The Fires of Jubilee

The Fires of Jubilee by Stephen B. Oates is a thrilling tale about the Civil War that took place in Virginia in 1831. The author tells about the different events that led to one of the biggest civil wars in American history. The book evaluates the role of freedom and civil rights and explains why they are very important in any democracy. This essay will analyze the book and assess various issues that the author depicts in it, such as freedom. The objective of this essay is to create a book report for The Fires of Jubilee.

In Southampton, Virginia, rebellion was led by Nat Turner. Turner led the fight against slavery in this state. At the time, the white population in Virginia insinuated a moderate slave regime. However, Virginia white settlers claimed that their slaves were not bullied; rather, they were happy and contented as slaves.

Issues that Led to the Slave Rebellion

In 1831, other enslaved black American citizens like Nat Turner were ready to start a human rights revolution. Turner is described in the book as a man of great abilities with high literacy levels. Black slaves were not allowed to learn to read and write. This was because the white supremacists did not want them to learn about their constitutional rights. However, Turner managed to learn to read and write mainly through reading the Bible (Oates, 2014).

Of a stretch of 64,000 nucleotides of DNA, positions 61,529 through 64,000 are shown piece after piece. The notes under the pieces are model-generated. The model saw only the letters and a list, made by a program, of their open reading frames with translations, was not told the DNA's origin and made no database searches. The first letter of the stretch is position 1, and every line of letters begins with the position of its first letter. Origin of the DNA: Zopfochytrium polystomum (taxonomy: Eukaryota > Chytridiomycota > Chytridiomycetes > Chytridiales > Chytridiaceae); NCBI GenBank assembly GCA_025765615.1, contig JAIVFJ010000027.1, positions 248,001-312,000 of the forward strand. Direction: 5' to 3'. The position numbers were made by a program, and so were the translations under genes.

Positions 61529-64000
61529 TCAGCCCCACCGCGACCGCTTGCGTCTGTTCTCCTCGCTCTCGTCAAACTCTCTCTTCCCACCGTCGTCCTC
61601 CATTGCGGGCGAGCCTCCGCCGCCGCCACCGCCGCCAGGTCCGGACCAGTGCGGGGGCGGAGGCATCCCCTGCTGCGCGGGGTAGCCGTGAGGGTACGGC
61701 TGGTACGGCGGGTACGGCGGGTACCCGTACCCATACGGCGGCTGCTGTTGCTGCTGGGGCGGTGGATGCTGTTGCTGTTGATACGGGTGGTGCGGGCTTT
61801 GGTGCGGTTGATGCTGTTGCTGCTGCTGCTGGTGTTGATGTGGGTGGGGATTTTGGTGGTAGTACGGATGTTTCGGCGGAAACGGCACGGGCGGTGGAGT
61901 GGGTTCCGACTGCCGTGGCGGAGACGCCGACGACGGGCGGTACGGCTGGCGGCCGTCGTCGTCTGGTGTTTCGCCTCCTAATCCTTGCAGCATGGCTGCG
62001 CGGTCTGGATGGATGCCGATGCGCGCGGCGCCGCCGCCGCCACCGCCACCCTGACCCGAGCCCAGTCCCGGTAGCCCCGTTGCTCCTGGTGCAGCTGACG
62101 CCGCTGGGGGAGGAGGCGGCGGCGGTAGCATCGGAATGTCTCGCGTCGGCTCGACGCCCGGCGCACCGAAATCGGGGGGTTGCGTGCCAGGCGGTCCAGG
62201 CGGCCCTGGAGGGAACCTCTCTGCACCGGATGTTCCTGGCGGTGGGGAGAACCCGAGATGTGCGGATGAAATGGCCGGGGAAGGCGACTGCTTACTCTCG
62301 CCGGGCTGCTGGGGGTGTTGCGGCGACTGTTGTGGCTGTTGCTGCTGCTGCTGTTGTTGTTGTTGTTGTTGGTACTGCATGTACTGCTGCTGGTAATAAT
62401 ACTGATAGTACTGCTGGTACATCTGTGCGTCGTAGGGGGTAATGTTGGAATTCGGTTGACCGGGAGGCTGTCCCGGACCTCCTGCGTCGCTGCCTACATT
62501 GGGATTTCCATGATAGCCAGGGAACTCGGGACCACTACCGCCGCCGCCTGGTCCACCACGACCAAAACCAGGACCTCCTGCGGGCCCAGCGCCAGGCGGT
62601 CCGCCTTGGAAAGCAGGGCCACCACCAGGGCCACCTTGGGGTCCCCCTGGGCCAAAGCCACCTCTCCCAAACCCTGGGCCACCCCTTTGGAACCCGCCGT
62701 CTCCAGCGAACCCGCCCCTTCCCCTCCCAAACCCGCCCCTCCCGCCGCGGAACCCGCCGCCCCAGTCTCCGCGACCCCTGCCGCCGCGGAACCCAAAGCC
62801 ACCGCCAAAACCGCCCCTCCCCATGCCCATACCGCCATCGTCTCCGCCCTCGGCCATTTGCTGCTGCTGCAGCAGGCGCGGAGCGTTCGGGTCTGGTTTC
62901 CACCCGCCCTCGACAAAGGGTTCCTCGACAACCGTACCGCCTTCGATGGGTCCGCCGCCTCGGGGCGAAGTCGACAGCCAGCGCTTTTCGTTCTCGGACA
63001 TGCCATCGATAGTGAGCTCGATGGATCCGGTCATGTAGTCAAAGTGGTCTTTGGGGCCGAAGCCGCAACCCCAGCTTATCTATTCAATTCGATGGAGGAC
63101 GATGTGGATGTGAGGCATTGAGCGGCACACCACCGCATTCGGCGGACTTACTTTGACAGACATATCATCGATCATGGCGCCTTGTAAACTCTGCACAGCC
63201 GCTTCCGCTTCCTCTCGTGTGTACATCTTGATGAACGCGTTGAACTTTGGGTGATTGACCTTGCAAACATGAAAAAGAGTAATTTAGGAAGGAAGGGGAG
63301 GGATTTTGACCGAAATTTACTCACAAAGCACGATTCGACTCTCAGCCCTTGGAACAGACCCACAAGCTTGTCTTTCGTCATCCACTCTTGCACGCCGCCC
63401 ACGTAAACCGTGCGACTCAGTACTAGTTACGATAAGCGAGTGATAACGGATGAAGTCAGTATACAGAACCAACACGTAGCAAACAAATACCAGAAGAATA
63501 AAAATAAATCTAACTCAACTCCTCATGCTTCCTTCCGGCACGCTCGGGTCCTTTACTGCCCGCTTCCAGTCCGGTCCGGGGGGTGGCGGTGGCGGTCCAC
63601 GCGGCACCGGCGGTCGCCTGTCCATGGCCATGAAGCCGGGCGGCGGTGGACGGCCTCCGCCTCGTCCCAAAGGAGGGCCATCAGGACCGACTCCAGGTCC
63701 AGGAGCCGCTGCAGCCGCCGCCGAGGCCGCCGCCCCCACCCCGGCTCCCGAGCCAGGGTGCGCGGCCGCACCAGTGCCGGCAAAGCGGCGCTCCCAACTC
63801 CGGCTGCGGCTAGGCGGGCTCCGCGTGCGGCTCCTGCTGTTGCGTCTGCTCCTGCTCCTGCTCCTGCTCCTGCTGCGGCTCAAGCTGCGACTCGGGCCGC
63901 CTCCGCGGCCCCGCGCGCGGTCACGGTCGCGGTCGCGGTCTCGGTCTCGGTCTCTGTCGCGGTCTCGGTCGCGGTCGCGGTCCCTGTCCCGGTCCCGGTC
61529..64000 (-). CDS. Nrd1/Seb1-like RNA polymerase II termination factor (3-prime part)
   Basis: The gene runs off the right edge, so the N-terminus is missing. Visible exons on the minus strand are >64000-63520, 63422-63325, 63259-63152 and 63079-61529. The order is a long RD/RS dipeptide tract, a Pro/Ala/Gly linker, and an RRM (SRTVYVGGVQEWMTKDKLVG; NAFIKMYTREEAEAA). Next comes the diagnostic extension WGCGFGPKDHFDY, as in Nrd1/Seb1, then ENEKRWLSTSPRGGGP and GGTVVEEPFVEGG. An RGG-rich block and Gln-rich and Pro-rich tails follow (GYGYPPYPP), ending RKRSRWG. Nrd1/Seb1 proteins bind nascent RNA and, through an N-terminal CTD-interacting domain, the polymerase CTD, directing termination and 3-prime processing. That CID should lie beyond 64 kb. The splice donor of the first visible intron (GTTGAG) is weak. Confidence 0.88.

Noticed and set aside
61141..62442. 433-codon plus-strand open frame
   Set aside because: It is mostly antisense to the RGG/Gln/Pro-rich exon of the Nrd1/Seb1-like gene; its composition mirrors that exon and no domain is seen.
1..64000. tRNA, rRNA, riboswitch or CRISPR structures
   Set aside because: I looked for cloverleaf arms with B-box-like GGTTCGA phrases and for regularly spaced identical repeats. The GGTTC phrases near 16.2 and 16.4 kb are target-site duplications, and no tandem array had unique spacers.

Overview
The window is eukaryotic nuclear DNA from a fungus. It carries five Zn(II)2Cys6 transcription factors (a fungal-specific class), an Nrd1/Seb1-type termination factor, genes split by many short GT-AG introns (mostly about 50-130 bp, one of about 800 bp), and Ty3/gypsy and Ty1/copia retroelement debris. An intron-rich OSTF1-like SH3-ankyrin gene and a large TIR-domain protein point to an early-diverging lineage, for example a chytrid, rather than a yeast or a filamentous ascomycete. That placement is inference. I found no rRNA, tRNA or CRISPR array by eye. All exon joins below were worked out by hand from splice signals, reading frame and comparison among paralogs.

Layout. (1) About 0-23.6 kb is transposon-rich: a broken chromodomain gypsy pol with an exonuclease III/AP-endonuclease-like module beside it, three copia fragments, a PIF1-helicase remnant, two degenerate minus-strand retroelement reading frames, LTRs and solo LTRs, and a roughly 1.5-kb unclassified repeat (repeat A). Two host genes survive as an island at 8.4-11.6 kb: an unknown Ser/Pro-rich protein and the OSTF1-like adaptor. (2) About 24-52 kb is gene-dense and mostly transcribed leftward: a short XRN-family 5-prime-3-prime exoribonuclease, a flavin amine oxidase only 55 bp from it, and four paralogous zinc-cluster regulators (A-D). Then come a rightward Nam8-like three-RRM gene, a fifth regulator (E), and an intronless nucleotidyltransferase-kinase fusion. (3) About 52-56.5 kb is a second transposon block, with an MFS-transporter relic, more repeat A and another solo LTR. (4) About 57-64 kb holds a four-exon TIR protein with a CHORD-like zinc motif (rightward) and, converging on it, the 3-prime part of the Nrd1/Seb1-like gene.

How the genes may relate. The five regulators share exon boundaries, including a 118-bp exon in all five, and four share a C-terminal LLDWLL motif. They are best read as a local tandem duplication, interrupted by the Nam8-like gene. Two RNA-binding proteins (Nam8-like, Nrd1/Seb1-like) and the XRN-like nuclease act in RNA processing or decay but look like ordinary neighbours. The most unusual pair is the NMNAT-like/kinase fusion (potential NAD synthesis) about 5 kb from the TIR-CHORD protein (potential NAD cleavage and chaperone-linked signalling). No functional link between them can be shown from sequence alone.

Turner’s ability to read the Bible made him understand various revelations as depicted in the Bible. He understood that the white supremacists were using weak reasoning to justify slavery. This was evident from the numerous stories of liberation from exile and captivity told in the Bible. Through these biblical texts and his personal experiences in slavery, he began declaring that God had given him a vocation to liberate his people; like Moses in the Bible. In 1831, there was a dramatic eclipse that Turner took as a sign from God calling him to accept his vocation. Turner began gaining influence among some black slaves who started to group. Those small groups started operating as vigilantes. Getting in those small groups, they ambushed white people in their farms across the country (Oates, 2014).

Turner was a knowledgeable black slave whose literal capacities surpassed that of any ordinary slave and even that of most white children. Thus, he was allowed to study the Bible by his original masters Mr. and Mrs. Turner. Turner was well known by his masters for his polite behavior and they would never suspect him to bring trouble.

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The white settlers of Southampton, Virginia, never feared rebellion of slaves because they were the much more lenient than slave codes in most states. Thus, believing that their slaves were contented, they did not find any reason to fear slave rebellion. Slaves in other parts of the country had started rebelling after realizing the injustice that being done them. In August 1831, Turner and his followers carried out a series of executions of white settlers in Virginia. They were armed with axes, knives and hatchets. The mayhem continued for two days before the rebels were seized and Turner was arrested (Bauman, Leopard, & Ingram Digital, 2008).